Director Carl Forsman has just the right touch for this material. He keeps things well paced and understandable and as tensions mount and suspicions are tossed from one set of hands to another he lets us see without pointing a finger how it is both easy and possible to misunderstand motives, to make decisions without facts, to come to conclusions that do not end at the stopping point. He has done a beautiful job with Christieís play, and in doing so, has created a few new bright stars among his current resident company.
The actors, for the most part, are people who appeared earlier this season in "Merton of the Movies." With the true of a repertory company people who were featured in lead roles in the earlier play move into the support arena and those who had smaller roles in the first now take over the stage in this piece.
Chief among them was a scene-stealing actress from the "Merton.." Ann McDonough who plays the quick-witted, though daft, Lady Lucy Angkatell. McDonough takes the delicious monologues and movements of her character to subtle extremes, as she did in her landlady role last time. She can enter carrying a basket of eggs, leave them hither and yon, forget them, find them, see them without comprehension, ask about them and finally relinquish them with the softness of the confused mind while still remaining focused on the issues under discussion. Her bright smile alters her face completely as she goes from the fear of being in a room with a murderer to discussing her own vague plans to commit the same murder; then she takes utter delight in the inconclusive inquest rating it highly for its commitment to discovery. All in all, if there was no one else in this play it would be recommended for her work alone.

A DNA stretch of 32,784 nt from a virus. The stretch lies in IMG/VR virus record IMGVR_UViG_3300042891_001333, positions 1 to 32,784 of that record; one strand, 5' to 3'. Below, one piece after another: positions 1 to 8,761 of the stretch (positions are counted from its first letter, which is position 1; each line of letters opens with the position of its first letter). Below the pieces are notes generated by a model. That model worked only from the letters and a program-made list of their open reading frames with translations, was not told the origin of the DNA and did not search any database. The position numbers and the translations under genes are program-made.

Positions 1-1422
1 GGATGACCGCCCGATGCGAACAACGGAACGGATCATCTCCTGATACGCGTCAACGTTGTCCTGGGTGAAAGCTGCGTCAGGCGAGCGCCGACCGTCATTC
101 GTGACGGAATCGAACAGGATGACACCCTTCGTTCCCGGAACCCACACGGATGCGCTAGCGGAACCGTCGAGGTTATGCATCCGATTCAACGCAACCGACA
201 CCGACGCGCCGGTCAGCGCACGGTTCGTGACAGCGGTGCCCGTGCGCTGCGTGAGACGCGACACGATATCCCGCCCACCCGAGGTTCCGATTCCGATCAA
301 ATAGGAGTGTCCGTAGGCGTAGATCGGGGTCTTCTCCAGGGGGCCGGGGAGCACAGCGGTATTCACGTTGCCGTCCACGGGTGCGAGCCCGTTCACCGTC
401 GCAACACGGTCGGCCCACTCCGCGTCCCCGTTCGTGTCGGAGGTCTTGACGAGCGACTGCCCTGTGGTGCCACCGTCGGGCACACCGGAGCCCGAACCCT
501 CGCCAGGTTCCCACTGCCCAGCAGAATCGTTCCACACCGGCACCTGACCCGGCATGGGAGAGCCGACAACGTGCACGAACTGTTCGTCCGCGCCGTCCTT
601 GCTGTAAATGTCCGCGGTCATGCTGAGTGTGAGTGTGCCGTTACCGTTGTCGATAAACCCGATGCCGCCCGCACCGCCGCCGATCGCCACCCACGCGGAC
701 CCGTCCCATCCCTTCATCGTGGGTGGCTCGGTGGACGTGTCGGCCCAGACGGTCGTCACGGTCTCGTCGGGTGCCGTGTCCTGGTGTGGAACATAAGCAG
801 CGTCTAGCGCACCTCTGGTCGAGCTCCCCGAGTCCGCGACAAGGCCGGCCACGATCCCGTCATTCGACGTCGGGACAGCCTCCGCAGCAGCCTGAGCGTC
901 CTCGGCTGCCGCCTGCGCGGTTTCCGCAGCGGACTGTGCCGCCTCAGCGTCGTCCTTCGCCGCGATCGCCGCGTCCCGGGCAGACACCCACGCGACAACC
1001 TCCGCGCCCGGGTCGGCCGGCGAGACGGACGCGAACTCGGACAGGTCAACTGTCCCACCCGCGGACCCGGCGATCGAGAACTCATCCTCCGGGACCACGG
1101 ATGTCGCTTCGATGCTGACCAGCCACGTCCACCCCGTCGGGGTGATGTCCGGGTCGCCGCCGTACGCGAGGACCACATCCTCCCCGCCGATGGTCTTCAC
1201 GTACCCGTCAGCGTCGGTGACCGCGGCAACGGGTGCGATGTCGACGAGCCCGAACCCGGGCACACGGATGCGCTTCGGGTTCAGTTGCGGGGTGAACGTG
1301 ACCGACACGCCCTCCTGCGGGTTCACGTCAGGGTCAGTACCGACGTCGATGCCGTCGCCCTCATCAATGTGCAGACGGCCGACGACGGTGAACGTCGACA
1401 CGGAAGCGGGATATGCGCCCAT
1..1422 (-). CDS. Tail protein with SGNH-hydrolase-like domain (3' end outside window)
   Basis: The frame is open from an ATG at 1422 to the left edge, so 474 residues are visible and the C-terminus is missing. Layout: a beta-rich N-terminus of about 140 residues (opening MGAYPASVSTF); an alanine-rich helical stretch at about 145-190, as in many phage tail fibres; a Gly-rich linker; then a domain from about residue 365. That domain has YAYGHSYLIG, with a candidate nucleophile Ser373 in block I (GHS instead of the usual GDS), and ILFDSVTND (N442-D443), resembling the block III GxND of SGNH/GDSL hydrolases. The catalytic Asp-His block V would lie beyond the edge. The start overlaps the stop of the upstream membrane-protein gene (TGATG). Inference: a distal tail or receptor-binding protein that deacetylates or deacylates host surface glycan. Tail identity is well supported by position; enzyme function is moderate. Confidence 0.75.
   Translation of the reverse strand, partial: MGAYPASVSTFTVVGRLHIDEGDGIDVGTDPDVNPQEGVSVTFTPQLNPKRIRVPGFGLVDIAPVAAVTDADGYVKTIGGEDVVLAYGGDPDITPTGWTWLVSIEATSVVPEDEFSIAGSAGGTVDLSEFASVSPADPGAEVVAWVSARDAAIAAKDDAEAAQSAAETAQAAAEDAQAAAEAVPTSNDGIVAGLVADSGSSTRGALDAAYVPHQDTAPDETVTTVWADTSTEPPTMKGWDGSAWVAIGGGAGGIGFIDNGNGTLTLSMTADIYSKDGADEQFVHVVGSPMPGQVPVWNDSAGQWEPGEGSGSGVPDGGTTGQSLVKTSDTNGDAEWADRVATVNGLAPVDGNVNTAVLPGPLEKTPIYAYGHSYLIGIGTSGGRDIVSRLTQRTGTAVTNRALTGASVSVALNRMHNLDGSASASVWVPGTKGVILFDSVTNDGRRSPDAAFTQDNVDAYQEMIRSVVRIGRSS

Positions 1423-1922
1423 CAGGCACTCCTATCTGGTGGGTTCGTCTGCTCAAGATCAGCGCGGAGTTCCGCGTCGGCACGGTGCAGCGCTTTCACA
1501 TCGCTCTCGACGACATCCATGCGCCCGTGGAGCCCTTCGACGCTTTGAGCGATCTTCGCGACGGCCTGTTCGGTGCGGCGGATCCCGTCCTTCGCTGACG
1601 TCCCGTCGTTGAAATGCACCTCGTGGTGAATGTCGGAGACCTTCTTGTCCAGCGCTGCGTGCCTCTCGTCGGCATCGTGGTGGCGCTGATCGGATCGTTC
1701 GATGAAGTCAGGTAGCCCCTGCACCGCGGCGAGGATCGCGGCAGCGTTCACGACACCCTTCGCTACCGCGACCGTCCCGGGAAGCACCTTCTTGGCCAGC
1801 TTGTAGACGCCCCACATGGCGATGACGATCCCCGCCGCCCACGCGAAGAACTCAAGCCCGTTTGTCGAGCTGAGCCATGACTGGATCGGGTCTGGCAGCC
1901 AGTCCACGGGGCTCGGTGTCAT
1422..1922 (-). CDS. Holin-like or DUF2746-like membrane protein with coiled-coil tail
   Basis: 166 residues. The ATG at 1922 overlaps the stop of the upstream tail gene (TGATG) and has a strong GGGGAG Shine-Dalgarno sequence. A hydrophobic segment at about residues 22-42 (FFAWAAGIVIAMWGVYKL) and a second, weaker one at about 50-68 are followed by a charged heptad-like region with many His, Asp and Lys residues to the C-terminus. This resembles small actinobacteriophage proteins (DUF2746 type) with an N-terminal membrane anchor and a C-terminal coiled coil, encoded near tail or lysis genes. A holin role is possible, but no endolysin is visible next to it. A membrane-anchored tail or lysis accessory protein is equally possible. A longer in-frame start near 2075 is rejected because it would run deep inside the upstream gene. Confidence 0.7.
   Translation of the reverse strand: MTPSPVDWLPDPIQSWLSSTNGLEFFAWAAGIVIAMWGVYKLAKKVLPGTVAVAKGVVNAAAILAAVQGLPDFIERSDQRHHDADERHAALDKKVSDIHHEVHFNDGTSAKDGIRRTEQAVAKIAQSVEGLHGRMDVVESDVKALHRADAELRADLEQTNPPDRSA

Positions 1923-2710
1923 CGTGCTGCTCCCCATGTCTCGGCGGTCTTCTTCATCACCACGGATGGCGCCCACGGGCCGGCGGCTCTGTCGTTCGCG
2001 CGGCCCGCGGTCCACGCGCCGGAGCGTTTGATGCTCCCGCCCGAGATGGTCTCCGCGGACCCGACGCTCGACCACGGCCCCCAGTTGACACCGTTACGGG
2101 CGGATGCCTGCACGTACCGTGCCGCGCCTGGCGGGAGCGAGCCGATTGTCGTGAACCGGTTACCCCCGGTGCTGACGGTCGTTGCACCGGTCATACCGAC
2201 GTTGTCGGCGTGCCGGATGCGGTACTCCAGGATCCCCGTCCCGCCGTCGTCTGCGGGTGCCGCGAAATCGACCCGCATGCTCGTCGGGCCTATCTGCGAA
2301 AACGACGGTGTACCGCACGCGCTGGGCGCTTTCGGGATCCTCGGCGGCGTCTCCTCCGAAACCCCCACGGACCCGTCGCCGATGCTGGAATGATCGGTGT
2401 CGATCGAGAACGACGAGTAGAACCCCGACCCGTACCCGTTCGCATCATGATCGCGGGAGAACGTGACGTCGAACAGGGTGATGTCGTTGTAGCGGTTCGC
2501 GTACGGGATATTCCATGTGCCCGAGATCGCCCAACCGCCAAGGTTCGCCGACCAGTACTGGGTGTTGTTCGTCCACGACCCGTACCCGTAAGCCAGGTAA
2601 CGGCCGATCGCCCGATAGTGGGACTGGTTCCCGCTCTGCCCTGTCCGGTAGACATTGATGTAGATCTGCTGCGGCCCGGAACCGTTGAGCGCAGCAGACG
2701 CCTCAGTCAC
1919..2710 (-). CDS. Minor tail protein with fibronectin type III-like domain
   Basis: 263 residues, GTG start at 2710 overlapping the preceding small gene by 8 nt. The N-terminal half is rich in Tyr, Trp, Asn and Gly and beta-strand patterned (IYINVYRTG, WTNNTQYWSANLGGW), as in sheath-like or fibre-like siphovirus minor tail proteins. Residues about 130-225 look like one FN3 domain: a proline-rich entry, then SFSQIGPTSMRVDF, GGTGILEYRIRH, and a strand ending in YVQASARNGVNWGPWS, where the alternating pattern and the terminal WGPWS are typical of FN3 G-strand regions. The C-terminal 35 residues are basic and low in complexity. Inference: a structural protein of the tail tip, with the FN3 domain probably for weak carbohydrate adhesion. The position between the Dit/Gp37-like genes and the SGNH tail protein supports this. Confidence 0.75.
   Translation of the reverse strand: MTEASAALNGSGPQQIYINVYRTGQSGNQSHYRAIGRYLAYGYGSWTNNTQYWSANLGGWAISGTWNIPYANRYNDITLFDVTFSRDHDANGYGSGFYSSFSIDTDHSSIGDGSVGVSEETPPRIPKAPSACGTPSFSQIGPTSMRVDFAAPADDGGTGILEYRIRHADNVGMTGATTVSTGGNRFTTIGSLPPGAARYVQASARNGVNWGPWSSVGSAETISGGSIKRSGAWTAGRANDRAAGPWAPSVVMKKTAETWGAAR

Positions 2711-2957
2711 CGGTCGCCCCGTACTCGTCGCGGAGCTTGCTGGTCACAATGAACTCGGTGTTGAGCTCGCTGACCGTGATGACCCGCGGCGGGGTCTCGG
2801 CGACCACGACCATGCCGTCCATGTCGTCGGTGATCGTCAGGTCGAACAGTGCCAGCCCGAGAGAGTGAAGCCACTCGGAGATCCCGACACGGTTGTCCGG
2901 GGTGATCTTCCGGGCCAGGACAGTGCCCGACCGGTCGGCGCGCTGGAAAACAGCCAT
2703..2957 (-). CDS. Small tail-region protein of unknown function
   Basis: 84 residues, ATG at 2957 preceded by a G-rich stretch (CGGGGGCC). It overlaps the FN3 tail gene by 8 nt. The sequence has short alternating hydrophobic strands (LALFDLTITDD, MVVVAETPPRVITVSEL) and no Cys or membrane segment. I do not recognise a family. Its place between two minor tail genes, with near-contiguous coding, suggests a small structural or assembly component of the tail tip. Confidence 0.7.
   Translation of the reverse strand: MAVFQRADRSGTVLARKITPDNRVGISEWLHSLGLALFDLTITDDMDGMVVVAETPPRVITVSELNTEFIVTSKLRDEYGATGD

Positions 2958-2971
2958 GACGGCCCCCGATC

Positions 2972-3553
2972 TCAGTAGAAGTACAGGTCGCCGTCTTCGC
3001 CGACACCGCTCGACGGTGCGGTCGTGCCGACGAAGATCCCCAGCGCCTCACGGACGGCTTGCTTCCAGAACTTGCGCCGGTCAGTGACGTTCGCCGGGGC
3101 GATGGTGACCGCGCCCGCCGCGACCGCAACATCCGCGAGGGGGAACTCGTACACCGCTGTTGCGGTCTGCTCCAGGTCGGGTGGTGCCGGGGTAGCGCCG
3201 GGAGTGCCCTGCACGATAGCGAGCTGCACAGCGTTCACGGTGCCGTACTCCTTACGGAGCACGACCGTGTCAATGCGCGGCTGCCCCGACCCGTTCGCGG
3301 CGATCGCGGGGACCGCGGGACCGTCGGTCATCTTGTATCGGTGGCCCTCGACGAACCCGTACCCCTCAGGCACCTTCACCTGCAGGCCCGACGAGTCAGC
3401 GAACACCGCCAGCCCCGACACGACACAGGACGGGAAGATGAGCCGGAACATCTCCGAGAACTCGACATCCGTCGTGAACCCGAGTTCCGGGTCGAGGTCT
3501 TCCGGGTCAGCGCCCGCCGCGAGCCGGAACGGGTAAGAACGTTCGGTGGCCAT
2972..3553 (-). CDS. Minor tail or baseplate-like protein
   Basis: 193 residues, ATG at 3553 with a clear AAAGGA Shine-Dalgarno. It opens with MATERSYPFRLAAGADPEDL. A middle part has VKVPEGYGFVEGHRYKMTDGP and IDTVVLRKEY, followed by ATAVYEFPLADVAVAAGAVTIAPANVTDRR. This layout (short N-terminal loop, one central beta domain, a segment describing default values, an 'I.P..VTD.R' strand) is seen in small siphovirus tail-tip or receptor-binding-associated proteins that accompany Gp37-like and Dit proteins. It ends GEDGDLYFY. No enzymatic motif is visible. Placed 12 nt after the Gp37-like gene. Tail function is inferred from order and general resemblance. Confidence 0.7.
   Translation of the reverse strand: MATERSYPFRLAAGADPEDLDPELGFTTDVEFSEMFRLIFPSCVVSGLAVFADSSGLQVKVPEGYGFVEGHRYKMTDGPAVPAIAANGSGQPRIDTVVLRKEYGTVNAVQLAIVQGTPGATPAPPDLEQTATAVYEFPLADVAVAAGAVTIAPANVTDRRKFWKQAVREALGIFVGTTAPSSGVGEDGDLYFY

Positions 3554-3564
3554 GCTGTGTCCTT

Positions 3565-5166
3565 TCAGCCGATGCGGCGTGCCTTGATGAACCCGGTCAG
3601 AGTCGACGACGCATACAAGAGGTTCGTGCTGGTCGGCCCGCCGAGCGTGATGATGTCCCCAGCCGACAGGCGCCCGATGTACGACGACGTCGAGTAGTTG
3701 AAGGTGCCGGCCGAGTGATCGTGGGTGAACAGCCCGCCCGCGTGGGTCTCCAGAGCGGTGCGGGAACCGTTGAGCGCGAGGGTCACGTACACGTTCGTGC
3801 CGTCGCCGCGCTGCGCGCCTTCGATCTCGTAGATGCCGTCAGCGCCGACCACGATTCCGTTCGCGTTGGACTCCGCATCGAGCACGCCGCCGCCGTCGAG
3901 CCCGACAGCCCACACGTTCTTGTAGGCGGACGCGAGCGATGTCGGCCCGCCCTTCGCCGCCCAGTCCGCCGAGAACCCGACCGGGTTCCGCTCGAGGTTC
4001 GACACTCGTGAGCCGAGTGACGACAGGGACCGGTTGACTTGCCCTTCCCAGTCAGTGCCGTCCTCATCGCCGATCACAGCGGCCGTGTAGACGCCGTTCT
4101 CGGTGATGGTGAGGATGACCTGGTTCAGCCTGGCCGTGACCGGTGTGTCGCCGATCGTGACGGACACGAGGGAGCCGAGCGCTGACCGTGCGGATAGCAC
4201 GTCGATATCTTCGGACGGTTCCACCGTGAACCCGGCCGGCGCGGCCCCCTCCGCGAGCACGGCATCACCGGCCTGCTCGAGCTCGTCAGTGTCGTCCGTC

Gardner Reed is a wonderful Henrietta, dynamic, filled with secrets, romantic and yet resolutely honest. Her classic features are just right for Henrietta; her voice is sharp enough to cut a thick-crusted baguette. In the third act she manages to pull of the nearly impossible - she becomes transparent. Her equal in the subtleties of interpretation is Mark Alhadeff as the Inspector. Clearly an individual from the upper set himself, his poise and his profile are almost classic British while his presentation of his character is quietly aggressive and controlling.